By Sara Elizabeth Williams and Tom Coghlan
The Syrian regime has launched a large offensive near the Jordanian border, after its victory in the city of Homs two weeks ago freed thousands of troops for battles elsewhere.
The assault comes as the Free Syrian Army warned that, without major weapon supplies, they might have to switch to a guerrilla war. Some moderate rebel groups have begun to receive American-made anti-tank missiles, but only in small numbers.
Syrian regime forces launched the new offensive on Thursday, attacking the towns of Deraa, Inkhel, Nawa and Quneitra.
In Nawa, a rebel activist, Muhamed Shukri, said the town was under attack from three sides for the fourth day. “We get an average of 20 barrel bombs per day,” he said.
Another, Omar al-Hariri, said: “The regime is bombarding us with rockets and a mix of missiles from warplanes and explosive barrels dropped from helicopters. In four days we have counted 110 people dead and dozens wounded.”
Rebel forces hold significant territory close to Jordan and to the Golan Heights, on the Israeli border. “This could be a very big turning point in the war,” said Michael Stephens, deputy director of the Royal United Services Institute in Qatar. “It is quite worrying for rebel supply lines.”
The Assad regime has been able to reposition thousands of troops since retaking rebel-held areas farther north along the Lebanese border, in a rolling series of operations that culminated in the end of the two-year siege of Homs.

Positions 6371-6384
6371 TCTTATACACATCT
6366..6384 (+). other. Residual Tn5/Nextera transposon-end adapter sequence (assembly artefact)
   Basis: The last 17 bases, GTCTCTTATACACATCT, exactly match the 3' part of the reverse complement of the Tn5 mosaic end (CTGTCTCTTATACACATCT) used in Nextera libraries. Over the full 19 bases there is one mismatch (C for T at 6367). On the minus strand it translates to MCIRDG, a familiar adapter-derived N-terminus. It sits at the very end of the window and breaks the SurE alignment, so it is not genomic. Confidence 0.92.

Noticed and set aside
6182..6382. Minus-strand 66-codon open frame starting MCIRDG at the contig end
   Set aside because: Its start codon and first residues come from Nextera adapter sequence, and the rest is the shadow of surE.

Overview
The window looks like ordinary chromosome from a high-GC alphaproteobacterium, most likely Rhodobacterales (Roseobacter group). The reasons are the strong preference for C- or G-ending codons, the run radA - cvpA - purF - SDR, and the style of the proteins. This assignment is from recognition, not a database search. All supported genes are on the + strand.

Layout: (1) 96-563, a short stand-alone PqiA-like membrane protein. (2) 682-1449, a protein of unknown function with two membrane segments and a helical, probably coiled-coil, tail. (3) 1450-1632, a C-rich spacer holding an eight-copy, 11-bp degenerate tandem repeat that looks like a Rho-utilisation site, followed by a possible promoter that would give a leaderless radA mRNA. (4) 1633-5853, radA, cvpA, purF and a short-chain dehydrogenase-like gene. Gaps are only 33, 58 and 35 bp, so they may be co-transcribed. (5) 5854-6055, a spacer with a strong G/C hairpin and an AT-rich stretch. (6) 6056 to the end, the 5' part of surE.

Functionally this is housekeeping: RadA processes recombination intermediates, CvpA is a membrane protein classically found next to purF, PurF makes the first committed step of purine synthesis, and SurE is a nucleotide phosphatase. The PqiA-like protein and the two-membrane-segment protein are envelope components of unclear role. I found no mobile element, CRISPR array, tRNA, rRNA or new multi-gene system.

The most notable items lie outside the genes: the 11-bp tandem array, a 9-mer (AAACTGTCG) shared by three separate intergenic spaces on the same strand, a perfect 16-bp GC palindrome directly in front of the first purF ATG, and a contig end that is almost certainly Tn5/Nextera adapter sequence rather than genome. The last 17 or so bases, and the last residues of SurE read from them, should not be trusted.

Lebanese fighters of the Shia militant group Hezbollah and Iraqi Shia militias have provided military support.
The government has also benefited from infighting among rebel groups. The secular Free Syrian Army and the al-Qaeda franchise Jabhat al-Nusra had managed to overlook ideological differences to fight a common enemy in southern Syria, but tensions between the two are high after Nusra arrested a FSA commander three weeks ago.
President Assad was quoted last month as claiming that the “active phase” of Syrian military operations would end this year.
Rebels called for western countries to speed up the supply of advanced weapons. At least nine moderate rebel groups have received American-made BGM-71 TOW anti-tank missiles since April 1, but the total numbers are so far believed to be only in the dozens.
“It is a crucial period,” said Monzer Akbik, chief spokesman for the Syrian National Council. “These missiles are very limited in number. If it gets sophisticated weapons, the Free Syrian Army will advance; if it gets nothing, the regime will advance and the war will turn back into an underground guerrilla war. But it will never stop till Assad goes.”
Rebel groups have tried to compensate for inferior equipment and supplies by resorting to innovative attack methods such as the use of huge tunnel bombs dug under government bases. A blast in Aleppo on May 8 killed up to 50 Syrian soldiers and reduced the elegant Ottoman-era Carlton hotel to rubble.
The Syrian opposition has been seeking to reorganise after a year of chaotic infighting in which hardline al-Qaeda-aligned jihadist groups have been locked in struggle with other rebel factions.
Moderate factions hailed a document published on Friday by the Islamic Front, an umbrella group for more than 70,000 fighters, which committed it to the pursuit of “freedom and justice” and made no mention of the formation of an “Islamic state”.